As a freelancer, I’m targeted by every online guru who wants to “funnel” (no, really, funnel) me into a sales pipeline to get me to buy their book, e-course, coaching program or access to an “exclusive community.” The only problem? I don’t really believe most of these gurus are much more than hyped-up hype.
And I’m not the only one who sees it that way. The coaching industry has taken off with “freelance experts” who’ve gotten pretty good at generating passive income — that sweet stuff that keeps rolling in even when you’re digging your toes in the Cancun sand.
But since there’s no barrier to entry, many gurus skip the years of hard work needed to, you know, speak from experience. Instead, they jump straight into creating an e-course or book to sell.
The good news? Some standout freelance experts really have learned by doing — and they lift up their fellow freelancers by teaching newbies, encouraging dabblers and applauding successful indys. Why don’t we shine a spotlight on them, instead?
Topping my list is Jenny Beres, whose “Pitching Masterclass” is the only freelancing course I’ve ever bought. Really. After going through it, I was all tooled up and confident enough to make it on my own. She and her co-guru, Alex, offer an ongoing support and learning academy that churns out enthusiastic, high-earning freelancers on the regular. Plus, she’s the only coach I know who rails on phony coaches as vocally as I do.
“Alex and I always tell our freelancers that you must take advice from those who have already accomplished what it is you want to do,” she says. “I see so many people who want to make six-figures freelancing, but who take advice from people who’ve never been able to command more than $100 per project.” Yes, it’s as dubious as it sounds. A quick look at a coach’s portfolio — of freelance clients, not coaching clients — can tell you everything.
Next up is the celebrated “copywriter for hire,” Len Smith. Smith’s signature teaching style is something over 60,000 freelance writers have come to know and love, though his emphasis is on basic copywriting, white paper writing and SEO writing. His courses can be found on the Udemy teaching platform, and they’re usually on a flash sale. You truly don’t need to spend a fortune on the world’s best freelance writing advice.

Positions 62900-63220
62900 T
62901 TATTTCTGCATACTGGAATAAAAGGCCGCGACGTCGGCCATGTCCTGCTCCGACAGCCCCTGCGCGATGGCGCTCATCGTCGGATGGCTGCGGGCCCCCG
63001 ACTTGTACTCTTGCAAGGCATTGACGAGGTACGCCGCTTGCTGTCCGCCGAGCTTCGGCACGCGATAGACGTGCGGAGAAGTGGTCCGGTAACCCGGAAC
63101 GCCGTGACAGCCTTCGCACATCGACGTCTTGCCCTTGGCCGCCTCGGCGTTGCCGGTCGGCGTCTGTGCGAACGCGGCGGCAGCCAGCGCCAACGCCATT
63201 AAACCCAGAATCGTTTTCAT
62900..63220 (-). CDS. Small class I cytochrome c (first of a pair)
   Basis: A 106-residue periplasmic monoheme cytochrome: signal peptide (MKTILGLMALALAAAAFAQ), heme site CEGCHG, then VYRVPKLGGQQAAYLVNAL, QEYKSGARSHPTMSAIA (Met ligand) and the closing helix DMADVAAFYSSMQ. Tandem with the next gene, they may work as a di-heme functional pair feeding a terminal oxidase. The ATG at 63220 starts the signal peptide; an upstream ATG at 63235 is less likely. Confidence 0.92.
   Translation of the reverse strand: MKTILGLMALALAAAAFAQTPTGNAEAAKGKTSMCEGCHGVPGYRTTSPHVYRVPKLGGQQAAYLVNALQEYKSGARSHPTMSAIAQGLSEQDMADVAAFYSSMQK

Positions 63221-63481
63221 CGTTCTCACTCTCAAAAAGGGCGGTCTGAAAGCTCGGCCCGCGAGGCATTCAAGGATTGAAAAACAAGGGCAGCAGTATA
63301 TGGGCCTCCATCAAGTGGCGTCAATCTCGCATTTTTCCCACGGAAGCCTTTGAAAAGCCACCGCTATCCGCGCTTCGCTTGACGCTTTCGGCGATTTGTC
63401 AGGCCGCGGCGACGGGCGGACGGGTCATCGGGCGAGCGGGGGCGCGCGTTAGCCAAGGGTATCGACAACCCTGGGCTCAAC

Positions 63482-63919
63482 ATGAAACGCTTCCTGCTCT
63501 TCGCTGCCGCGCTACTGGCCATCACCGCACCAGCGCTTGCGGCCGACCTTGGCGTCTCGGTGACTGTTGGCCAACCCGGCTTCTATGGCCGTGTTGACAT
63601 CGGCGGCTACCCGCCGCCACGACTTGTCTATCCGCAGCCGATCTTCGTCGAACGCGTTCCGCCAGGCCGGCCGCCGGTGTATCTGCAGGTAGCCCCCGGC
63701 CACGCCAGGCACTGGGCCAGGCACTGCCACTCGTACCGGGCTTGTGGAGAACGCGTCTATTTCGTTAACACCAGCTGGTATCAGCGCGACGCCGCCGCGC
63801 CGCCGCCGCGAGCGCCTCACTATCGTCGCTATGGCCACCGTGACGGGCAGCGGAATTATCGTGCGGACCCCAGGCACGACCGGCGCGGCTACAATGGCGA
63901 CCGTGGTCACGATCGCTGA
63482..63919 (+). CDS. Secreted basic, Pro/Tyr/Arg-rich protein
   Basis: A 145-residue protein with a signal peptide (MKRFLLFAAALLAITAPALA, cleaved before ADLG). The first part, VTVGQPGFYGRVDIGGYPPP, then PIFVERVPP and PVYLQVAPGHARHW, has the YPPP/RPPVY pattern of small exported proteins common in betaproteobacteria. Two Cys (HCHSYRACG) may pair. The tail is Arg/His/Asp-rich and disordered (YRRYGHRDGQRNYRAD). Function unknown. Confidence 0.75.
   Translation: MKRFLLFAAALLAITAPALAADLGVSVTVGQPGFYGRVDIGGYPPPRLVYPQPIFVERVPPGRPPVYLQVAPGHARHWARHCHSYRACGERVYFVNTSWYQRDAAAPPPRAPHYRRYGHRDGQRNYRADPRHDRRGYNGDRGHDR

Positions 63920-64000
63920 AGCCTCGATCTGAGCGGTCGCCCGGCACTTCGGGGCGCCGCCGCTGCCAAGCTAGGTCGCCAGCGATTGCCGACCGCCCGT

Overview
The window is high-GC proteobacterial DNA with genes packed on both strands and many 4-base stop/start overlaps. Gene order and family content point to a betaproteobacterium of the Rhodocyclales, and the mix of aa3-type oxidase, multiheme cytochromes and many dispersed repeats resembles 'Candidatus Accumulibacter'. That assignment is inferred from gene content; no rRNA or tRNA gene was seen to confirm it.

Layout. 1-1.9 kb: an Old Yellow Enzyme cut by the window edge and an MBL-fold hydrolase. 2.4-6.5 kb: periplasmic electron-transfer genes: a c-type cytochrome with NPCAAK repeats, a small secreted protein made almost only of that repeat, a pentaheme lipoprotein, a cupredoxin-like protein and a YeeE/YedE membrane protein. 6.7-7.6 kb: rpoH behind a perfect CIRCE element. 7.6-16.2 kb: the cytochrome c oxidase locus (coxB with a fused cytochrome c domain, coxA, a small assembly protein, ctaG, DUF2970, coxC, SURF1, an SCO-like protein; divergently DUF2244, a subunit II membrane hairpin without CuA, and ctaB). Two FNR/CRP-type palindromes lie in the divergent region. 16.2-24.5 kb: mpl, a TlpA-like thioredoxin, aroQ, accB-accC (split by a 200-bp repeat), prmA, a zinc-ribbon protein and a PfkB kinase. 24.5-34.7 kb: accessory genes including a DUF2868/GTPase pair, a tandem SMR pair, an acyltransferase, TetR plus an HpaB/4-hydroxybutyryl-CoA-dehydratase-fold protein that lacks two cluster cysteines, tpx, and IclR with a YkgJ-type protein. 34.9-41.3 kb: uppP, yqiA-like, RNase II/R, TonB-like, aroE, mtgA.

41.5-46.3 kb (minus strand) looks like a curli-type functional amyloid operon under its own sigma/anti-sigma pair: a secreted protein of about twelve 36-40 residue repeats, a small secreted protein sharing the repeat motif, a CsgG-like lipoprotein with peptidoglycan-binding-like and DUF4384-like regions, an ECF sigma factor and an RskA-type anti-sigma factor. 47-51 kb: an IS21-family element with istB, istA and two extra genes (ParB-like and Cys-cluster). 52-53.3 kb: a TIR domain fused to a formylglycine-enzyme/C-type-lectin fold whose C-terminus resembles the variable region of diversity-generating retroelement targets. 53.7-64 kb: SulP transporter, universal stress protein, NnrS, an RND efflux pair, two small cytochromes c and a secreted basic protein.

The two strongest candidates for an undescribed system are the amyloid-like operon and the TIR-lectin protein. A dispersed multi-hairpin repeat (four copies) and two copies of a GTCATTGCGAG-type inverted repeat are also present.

What makes this website-designer-turned-coach worth following is his story. He started coding for clients as a side gig after hours. As his client list and pipeline grew, he made the leap into full-time freelance work and continued his success. But the only thing holding him back from becoming a top freelancer was himself. So Brennan learned to outsource by hiring help and investing in others. He eventually found himself running a downtown office with 11 full-time employees, pulling in millions of dollars in revenue each year.
Brennan teaches many facets of the freelance lifestyle, but my biggest takeaway from his site, Double Your Freelancing, has been his emphasis on creative diversification techniques for freelancers. Using his advice, I’ve targeted (and won) business in ways my competitors haven’t even considered.
Freelance shutterbugs, rejoice. Rosh Sillars’ website is a deluge of useful and actionable information. I first found his site by searching how to price out photography gigs. Sillars’ site popped up, and the most comprehensive post possible — over 8,000 words worth of assistive information (accumulated over years) — appeared on one page. Here was an e-book’s worth of knowledge I didn’t need to pay for, work for, ask for or even “opt in” for. His generosity shines through every product he creates. From his regular posts to his podcasts, social presence, coaching and corporate training, altruistic benevolence is his signature.
Another longtime writer and teacher, Carol Tice, is a name all experienced freelance writers have seen and heard. She tirelessly urges freelancers to know their worth and charge clients accordingly. And it’s not just motivational hooey. You see, what sets Carol apart from other mentors is her deep knowledge of where and how to find quality work. Her contributors keep updated, running lists of which outlets are paying writers, how much each gig offers and where to apply. And that’s just on her site.
Want to consume your advice without slowing down to read? Ed Gandia’s High-Income Business Writing podcast started as just that — an audio show for writers — but has since morphed into a show for B2B (that’s business-to-business) indys in all creative disciplines. So if you sell your services to a business, it’s the show for you. I’ve learned so much in the last few weeks, all while folding laundry and shuttling kids to school. Start listening, and you’ll learn how to prospect for new work, how to stand out from the competition and why and how to take risks as a freelancer.
Finding Your Own Guru
One of the biggest reasons many freelancers fail to launch is an overload of pricey information. While know-how is necessary, you shouldn’t be emptying your bank account over and over to feed the self-declared freelance experts out there. With the right teacher, you’ll learn the important lessons together so you can get on with building a successful business.